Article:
It’s believed to be the oldest building in the country used to educate free and enslaved Black children.
A colonial-era school used to educate Black children pre-Revolutionary war receives a five million dollar grant, The Hill reports.
The Williamsburg Bray School was a schoolhouse located in Williamsburg, Virginia that educated hundreds of enslaved and free Black children between 1760 to 1774. The building is believed to be the oldest building in the country that was used to educate Black children before the revolutionary war. . Last year, Colonial Williamsburg and The College of William & Mary announced plans to restore and relocate the schoolhouse to Colonial Williamsburg’s campus.
Now, the Andrew W. Mellon Foundation is donating five million dollars toward the restoration of The Bray School, looking to preserve a piece of pre-Revolutionary war history.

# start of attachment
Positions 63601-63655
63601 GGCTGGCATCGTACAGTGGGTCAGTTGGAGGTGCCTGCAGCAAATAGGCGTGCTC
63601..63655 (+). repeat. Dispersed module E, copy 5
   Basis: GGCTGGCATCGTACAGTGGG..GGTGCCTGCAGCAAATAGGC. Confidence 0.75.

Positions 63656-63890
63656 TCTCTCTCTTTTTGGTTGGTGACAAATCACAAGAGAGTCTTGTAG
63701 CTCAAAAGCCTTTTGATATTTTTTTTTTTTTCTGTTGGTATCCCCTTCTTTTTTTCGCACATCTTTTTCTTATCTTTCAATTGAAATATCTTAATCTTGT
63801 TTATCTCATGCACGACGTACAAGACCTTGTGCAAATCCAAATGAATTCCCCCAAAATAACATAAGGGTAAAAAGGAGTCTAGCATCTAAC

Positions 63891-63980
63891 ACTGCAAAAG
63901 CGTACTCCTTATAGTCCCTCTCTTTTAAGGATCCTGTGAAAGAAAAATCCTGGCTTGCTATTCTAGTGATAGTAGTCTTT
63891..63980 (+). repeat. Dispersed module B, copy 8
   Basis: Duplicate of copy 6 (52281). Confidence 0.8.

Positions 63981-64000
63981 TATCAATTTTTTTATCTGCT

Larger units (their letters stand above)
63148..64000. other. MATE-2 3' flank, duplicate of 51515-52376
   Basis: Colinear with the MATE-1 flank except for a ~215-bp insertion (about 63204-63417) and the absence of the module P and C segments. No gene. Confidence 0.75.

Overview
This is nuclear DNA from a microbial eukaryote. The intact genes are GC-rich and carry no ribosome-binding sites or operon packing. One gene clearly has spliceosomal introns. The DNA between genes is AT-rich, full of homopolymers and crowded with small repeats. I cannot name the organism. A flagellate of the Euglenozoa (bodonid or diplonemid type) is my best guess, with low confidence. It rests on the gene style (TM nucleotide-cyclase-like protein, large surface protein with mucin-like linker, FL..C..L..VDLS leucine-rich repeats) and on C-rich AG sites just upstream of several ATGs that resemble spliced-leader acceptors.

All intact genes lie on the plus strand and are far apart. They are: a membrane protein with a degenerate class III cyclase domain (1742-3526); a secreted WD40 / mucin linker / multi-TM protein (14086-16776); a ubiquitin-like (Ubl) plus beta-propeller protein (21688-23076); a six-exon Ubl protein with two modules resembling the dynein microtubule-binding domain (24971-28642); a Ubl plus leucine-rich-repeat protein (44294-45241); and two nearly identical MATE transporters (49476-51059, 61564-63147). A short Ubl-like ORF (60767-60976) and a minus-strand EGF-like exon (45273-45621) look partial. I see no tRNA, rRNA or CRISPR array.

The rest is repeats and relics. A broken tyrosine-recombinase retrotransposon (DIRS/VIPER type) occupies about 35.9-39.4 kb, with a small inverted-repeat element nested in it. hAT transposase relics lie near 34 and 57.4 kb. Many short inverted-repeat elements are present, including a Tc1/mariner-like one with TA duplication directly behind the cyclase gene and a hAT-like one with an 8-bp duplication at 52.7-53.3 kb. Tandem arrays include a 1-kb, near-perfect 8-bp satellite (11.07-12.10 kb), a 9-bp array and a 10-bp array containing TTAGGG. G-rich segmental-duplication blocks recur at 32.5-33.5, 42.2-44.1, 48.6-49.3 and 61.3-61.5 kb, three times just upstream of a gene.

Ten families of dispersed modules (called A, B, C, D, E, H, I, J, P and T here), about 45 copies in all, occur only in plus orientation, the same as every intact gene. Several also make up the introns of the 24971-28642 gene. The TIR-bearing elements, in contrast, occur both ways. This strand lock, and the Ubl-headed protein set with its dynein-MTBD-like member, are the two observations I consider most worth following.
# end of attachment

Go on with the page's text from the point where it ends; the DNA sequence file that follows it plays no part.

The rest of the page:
Cliff Fleet, President and CEO of Colonial Williamsburg issued a statement about the importance of the grant, saying, “This important work will expand our understanding of 18th-century America and add to our body of knowledge about this important time in our nation’s history. These new stories will be passed along through our public history programming and offer visitors a richer and deeper connection to our shared past.”
In addition to the building’s restoration, the two educational institutions will partner to launch a joint research initiative aimed at documenting the history of the school and its students. The Bray School is the 89th original structure on the Colonial Williamsburg campus and the first new historic building since the 1960s.
The restoration is set to be completed by 2024, just in time for the 250th anniversary of the school’s closing which occurred on the eve of the American Revolution. For more information on The Bray School restoration project, click here.
Photo Courtesy of The College of William & Mary